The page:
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Apple creating new software platform to unify its cloud services, based off Siri’s open-source backend


Apple has started a new big project in its web services division, according to The Information. The report claims Apple has decided to rewrite its cloud services to all fall under one single technology stack using open-source technologies. This will combine Apple’s services like iCloud, Siri, iTunes and more into a unified backend platform.

Apple has seemingly settled on Mesos, the backend infrastructure for Siri, as the core of its new platform which will take years to finish. Apple publicly revealed it had moved Siri to a Mesos stack earlier in the year.

The new stack is based off modern web programming concepts which will enable Apple to more easily deploy and scale these applications. The Information says right now everything is based off different backend technologies which makes integration (something that is becoming more and more essential to technology products) between them cumbersome. The modern base will also make it easier for Apple to roll out new features.

What’s particularly interesting about this change is that Apple will be relying heavily on open-source software. Mesos is released under an Apache license, for instance. However, the report claims Apple has struggled to attract engineering talent with open-source backgrounds due to the company secrecy. Apple doesn’t want to share its code or reveal internal technology details to the outside world. The report also says that Apple is worried that if too much spills out into public knowledge, it will be harder to protect its intellectual property based on open-source infrastructure.

This is the opposite of what attracts open-source developers who want to contribute back into the community publicly to expand their own portfolios of work. This has made recruitment difficult. However, Apple has shown signs of loosening up in recent months. Apple has been embracing its relationship with Mesos and there is hope Apple will break down some of the barriers it has with regard to open source participation.

The fruits of Apple’s new cloud efforts will not be seen for a while. Big changes like this take a long time to complete.


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  1. modeyabsolom - 8 years ago

    This is good news and reignites my faith in Apple that they have a true long term commitment to invest and improve their Cloud services. Which are currently the weakest link in the company’s ecosystem. I just wish this would arrive sooner rather than later, because it’s currently quite crappy!

  2. That headline should read “…based on Siri’s open-source backend” and “…based on modern web programming…” I’m sorry to be the grammar police, but this problem has been ever increasing for awhile now, and it’s a shame that it has made its way into actual publications. So let’s start here: Bases go on the bottom of things. You can build something off of a starting point, but you can’t ‘base’ anything ‘off’ of anything. Something is always ‘based on’ something else. In other words, it has become increasingly popular to use the phrase “based off” or “based off of” when, say, talking about a movie’s relationship to the book of the same name. “Gone Girl the movie was based off the book by Gillian Flynn.” No. No it wasn’t. It was “based on” the book. The book was the base upon which the movie was built. See how nicely that works?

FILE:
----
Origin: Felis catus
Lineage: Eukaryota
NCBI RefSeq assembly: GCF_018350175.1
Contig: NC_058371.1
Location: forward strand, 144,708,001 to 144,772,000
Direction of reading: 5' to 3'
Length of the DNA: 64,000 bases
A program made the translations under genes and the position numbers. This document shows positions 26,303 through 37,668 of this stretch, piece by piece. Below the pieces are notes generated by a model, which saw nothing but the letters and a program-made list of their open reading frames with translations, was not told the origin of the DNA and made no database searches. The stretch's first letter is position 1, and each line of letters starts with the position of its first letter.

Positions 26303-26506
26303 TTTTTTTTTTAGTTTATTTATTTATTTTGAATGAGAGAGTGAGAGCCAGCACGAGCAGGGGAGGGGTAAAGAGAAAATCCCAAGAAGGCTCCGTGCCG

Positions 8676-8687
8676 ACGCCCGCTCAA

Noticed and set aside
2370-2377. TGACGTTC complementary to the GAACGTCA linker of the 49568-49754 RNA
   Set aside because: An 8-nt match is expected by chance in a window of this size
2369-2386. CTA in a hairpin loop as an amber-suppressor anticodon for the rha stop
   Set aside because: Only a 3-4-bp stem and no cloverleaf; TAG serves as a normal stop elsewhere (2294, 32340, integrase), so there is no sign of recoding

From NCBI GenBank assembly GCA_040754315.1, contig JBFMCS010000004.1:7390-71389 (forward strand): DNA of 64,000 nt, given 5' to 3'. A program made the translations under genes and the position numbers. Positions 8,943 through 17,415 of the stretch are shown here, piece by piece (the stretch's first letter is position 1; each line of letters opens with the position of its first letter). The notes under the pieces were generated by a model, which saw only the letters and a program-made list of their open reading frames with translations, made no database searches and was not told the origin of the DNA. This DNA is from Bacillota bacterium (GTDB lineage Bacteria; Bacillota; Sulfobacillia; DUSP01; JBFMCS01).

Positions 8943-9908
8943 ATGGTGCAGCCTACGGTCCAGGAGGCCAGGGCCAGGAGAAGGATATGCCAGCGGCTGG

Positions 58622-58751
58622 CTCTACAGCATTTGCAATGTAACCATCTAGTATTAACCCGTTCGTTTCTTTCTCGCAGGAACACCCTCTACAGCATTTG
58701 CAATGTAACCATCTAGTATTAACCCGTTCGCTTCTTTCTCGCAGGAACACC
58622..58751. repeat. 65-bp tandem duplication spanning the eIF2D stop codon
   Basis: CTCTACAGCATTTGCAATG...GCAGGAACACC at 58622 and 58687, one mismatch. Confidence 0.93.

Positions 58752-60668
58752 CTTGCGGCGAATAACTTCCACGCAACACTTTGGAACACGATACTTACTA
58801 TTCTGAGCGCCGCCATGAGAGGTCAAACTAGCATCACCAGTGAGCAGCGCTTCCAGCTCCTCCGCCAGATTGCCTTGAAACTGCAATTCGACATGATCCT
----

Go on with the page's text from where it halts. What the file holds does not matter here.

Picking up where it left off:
But more and more people are now saying “based off” which, as you can see, is pretty much the exact opposite of the correct phrase. I’m not the only one who has noticed this, and apparently, it has increased dramatically since the early 2000’s (as the link below shows).…/based-off-versus-based-on

    And it’s not just the author of this article, so don’t think I’m personally attacking you; I’ve heard actual people on the news say this. It’s like a virus that’s spreading! We have to stop it! Forget ISIS and climate change and the Syrian civil war and actual viruses…WE MUST FIGHT BAD GRAMMAR AT ALL COSTS! Or at least try to curb it for the sake of the future of our children(‘s essay scores).

    But seriously, I know “language is fluid” and “times change” and “Americans don’t talk so good” but maybe just this one time, just for this one thing, we can keep it the way it’s been for ages. If it ain’t broke…I mean, if it isn’t broken, then it needn’t be fixed, right?

  3. strawbis - 8 years ago

    This reminds me of the early internet, when programs was free to download, before corporations hired the developers so they could charge for their work! Open Source looks to be next in line to become closed to the public. Apple intends to modify open source material and charge for its use.

    …and yes, the use of the term “based off” almost put me off reading the article too – don’t try to be clever, just say it as it’s supposed to be said when you’re writing an article, if you actually want folk to read it.

  4. It is quite well known that Apple uses open source software and it is in their job postings. They have an entire web site on the subject so I don’t know how more obvious you can be than that.

    • airmanchairman - 8 years ago

      Well said @snoosnoo: Apple code draws heavily from and contributes just as much to Open Source software as diverse as WebKit, Darwin, LLVM, Apache, OpenLDAP, PostgreSQL, OpenSSH, OpenSSL and a multitude more, as the Apple page you linked to so obviously shows.

  5. Chris Clark - 8 years ago

    Haha based on the Siri backend. So Apple wants to guarantee that their cloud solutions never work again. Sounds like a plan.


Avatar for Benjamin Mayo Benjamin Mayo

Benjamin develops iOS apps professionally and covers Apple news and rumors for 9to5Mac. Listen to Benjamin, every week, on the Happy Hour podcast. Check out his personal blog. Message Benjamin over email or Twitter.